Thursday, November 10, 2005

Self Knowledge and Knowledge of God: November 11, 2005

Self Knowledge and Knowledge of God

"Knowledge by Experience of the Self."

1) We are confronting the Absolute existentially in death, judgement, Heaven and Hell. It will happen to you necessarily, and it is final.

2) All experience involves the self. There is no such thing as experience where there is no one experiencing. Experience is an action of the self that is cognitive. Karol Wojtyla introduced “The Acting Person” with: “Man’s experience of anything outside of himself is always associated with the experience of himself, and he never experiences anything external without having at the same time the experience of himself” (3).

3) Experience works on two (2) levels: 1) sense + abstract thought; 2) the acting self involving cognition such as love, responsibility, freedom, obligation, guilt, joy, etc.

Meaning of Experience: “sense of reality” and “sense of knowing.” Wojtyla wants to disclose “experience” as larger than just sensation. He struggles with this on 115 -117 of “The Problem of Experience in Ethics.”[1]

Wojtyla’s rendering of Christian faith as the response of the whole person as being that becomes gift is a new metaphysics that embraces the two traditions of classical metaphysics (reaching it apogee in St. Thomas) and modern subjectivity from Descartes to the present day.
There is a constellation of thinkers[2] who have been circling around this same flame with this same insight but have never passed through the flame of recognizing the ontological source of their deep awareness. However, it has been Wojtyla who has passed through this flame and struck at the heart of both dimensions – the experience of the I, and the experience of the I experiencing things as sensed.. Wojtyla has had the sensitivity not to confuse the I with consciousness as thought. The disclosure of this hitherto obfuscated experience binds together the two seemingly incompatible threads of idealism and empiricism that have come down to us as static intelligibility (the universal concept) and ceaselessly changing irrationality of a constantly changing world. Wojtyla, instead of trying to solve the conundrum from within conceptual rationality, has begun from lived experience, concretely the mysticism of lived Christian faith as a privileged access to an as yet undisclosed dimension of being - the “I.” For him, the truth of Being[3] is the dynamism of self-transcendence as found in action, or as we find in Gaudium et Spes #24, one comes to the truth of oneself by the dynamics of the act of self-gift. In this regard, Josef Seifert has pointed out,

“The philosophical originality of the work [The Acting Person] manifests itself especially in the deliberate attempt to overcome a one-sidedness in the philosophical approach to the person which has dominated philosophy since Descartes, but which actually goes back to Platonic and Aristotelian philosophy. The one-sidedness in question lies in approaching the person primarily through knowledge and cognition. The book The Acting Person tries to correct this one-sidedness by viewing the person primarily as he manifests himself in action, and action as it reveals the person. This approach itself is highly original…”[4] (italics mine).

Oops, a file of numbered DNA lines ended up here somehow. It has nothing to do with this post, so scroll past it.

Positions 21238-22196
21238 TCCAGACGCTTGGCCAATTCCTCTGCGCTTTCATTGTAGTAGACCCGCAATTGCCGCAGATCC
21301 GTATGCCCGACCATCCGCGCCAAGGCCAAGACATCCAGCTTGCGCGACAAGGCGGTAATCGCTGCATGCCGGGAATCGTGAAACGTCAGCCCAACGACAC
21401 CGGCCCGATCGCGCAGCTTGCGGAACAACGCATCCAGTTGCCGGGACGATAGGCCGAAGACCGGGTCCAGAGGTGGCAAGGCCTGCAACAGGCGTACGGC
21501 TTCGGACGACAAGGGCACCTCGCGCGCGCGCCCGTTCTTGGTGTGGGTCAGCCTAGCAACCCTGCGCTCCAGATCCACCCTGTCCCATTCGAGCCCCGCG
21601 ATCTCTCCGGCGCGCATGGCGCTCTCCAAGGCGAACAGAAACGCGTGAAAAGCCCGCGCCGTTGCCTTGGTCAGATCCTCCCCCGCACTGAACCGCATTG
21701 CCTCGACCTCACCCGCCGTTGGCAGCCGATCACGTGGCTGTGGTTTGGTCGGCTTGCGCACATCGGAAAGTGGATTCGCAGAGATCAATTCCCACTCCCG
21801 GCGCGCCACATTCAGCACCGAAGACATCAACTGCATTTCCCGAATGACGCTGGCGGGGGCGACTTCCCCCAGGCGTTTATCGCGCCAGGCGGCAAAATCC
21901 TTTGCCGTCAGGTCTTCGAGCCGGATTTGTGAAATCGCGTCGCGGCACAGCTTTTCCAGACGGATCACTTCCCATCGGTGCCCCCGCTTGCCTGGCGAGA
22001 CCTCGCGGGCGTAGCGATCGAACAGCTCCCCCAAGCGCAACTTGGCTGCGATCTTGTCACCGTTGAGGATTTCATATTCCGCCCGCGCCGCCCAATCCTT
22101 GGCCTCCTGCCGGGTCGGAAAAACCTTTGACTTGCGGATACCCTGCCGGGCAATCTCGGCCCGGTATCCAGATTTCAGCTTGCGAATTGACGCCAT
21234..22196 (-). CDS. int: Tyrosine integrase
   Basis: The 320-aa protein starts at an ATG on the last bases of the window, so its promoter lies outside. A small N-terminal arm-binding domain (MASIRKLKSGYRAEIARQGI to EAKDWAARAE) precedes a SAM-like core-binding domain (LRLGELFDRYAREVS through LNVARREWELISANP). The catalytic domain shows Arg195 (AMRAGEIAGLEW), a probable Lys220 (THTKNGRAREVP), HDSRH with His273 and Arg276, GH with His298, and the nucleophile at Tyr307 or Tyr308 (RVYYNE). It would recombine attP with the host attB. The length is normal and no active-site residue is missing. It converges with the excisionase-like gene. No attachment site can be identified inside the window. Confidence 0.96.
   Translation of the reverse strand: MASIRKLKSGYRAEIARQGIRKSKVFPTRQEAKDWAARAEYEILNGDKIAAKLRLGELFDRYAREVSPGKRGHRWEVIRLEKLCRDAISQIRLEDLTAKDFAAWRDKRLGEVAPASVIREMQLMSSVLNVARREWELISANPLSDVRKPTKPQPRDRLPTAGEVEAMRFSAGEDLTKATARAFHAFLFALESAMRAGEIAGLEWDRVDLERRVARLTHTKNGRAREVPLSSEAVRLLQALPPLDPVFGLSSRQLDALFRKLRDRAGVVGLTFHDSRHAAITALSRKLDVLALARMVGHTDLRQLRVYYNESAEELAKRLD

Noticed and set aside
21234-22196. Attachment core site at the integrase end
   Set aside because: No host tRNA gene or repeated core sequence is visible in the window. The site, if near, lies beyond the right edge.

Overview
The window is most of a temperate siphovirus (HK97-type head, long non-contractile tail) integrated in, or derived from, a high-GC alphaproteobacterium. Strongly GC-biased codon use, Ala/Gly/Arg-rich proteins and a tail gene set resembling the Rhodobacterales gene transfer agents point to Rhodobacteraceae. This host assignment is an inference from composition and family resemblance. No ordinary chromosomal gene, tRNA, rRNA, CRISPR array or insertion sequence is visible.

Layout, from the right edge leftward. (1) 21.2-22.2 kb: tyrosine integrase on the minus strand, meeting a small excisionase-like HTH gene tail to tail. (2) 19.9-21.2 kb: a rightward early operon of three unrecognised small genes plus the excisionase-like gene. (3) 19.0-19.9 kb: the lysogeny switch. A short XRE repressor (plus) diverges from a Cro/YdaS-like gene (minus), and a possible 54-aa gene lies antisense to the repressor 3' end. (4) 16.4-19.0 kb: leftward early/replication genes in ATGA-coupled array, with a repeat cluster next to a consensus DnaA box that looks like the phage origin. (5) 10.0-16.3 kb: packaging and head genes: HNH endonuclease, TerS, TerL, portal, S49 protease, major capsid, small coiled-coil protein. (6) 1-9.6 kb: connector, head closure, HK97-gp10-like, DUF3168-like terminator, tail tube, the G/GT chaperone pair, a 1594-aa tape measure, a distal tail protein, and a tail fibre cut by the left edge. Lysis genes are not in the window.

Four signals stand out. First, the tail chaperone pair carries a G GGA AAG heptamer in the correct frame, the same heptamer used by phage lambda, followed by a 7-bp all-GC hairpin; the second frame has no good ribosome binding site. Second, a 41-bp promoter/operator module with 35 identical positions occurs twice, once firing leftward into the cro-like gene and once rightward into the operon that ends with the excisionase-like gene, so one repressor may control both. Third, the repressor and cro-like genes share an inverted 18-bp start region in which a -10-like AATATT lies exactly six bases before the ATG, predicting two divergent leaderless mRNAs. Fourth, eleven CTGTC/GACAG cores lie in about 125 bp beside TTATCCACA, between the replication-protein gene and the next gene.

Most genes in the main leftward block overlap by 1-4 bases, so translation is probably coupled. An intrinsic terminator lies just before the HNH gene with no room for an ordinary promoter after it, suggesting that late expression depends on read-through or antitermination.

1) The experience of the self when sensing and conceptualizing is objectifying, reductive and leaves the existential reality of the self out, as well as the existential reality of the object. As Walker Percy says: “The fateful flaw of human semiotics is this: that of all the objects in the entire Cosmos which the sign-user can apprehend through the conjoining of signifier and signified (word uttered and thing beheld), there is one which forever escapes his comprehension – and that is the sign-user himself.
“Semiotically, the self is literally unspeakable to itself. One cannot speak or hear a word which signifies oneself, as one can speak or hear a word signifying anything else, e.g., apple, Canada, 7-Up.
“The self of the sign-user can never be grasped, because, once the self locates itself at the dead center of its world, there is no signified to which a signifier can be joined to make a sign. The self has no sign of itself. No signifier applies. All signifiers apply equally
…. (see Lost in the Cosmos 107 *)

2) The experience of the self mastering the self, possessing the self, governing the self and finally either giving or taking back the self for itself gives one a consciousness of self as “I.” That consciousness appears as a value of self-approval or self-disapproval, either “good” or “bad.” And if the self is real being (and just thought), then the experience of good and bad is empirically based in concrete, existing being. Ultimately, the experience of the self conforms or disconforms with the ontological tendency as created persons in the image of relational Persons. If we have been affirmed and have made the gift of ourselves, we experience ourselves as O.K., or “good.” If not, if we have not been affirmed and loved for ourselves simply because we are what and who we are, then we cannot accept ourselves, nor others, nor the world. All of the neuroses of self-hatred, unworthiness, lack of self-confidence which boils over into criticism, negativity, contempt for the other and ultimately into revolutionary disconformity with the world of social injustice such as Communist revolution and terrorism, stem from the experience of evil in the self and therefore the recognition of evil outside the self.